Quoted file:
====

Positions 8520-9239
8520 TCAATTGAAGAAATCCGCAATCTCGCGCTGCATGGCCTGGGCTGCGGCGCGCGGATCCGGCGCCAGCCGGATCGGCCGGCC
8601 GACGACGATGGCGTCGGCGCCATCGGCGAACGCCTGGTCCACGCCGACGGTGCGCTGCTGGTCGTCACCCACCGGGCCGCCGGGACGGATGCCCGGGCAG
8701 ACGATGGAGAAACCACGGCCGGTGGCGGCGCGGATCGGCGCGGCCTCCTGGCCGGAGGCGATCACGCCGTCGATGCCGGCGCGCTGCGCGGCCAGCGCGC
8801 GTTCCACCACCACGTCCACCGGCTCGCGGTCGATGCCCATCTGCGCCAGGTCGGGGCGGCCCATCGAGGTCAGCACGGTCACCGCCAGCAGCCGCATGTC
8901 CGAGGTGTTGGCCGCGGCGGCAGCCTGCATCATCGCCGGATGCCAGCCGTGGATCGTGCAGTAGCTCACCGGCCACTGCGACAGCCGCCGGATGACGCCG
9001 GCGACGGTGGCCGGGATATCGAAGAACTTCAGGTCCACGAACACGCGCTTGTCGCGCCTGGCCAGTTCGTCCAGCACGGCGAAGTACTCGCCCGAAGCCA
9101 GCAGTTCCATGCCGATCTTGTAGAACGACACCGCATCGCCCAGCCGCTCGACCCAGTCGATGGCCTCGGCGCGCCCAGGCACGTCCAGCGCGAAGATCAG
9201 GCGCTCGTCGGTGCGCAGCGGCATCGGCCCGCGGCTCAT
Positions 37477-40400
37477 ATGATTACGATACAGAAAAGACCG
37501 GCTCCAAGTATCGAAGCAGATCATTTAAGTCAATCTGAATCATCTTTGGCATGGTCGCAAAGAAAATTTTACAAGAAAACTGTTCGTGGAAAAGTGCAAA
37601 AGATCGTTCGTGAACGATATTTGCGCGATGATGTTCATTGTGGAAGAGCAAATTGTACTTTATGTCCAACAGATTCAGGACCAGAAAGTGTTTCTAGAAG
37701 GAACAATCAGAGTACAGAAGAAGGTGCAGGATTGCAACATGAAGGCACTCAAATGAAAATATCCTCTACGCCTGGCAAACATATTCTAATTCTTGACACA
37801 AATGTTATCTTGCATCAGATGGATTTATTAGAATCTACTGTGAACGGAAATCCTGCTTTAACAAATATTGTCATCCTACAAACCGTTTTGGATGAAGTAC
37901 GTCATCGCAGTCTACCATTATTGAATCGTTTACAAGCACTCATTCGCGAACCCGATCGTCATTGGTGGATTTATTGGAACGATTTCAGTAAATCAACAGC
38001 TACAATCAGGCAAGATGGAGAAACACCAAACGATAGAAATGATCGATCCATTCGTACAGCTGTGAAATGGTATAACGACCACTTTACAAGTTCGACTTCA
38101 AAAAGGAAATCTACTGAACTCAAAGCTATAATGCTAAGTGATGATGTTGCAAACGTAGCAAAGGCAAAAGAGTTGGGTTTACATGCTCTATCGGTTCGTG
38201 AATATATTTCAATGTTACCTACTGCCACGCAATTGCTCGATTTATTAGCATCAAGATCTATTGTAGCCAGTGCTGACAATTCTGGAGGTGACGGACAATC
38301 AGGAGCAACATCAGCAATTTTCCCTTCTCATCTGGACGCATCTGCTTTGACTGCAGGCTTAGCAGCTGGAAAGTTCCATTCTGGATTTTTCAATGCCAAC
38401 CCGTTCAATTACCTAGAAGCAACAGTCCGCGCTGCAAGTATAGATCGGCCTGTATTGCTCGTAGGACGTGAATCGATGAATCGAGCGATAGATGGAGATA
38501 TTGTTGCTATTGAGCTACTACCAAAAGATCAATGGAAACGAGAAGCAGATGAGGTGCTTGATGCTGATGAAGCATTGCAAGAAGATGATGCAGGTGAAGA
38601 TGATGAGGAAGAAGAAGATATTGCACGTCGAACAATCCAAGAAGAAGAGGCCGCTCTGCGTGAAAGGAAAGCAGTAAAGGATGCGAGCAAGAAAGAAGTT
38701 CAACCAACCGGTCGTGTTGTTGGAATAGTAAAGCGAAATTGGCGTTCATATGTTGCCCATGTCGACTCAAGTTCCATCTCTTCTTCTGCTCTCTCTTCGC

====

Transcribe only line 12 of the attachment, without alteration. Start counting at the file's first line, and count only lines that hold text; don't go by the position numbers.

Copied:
37501 GCTCCAAGTATCGAAGCAGATCATTTAAGTCAATCTGAATCATCTTTGGCATGGTCGCAAAGAAAATTTTACAAGAAAACTGTTCGTGGAAAAGTGCAAA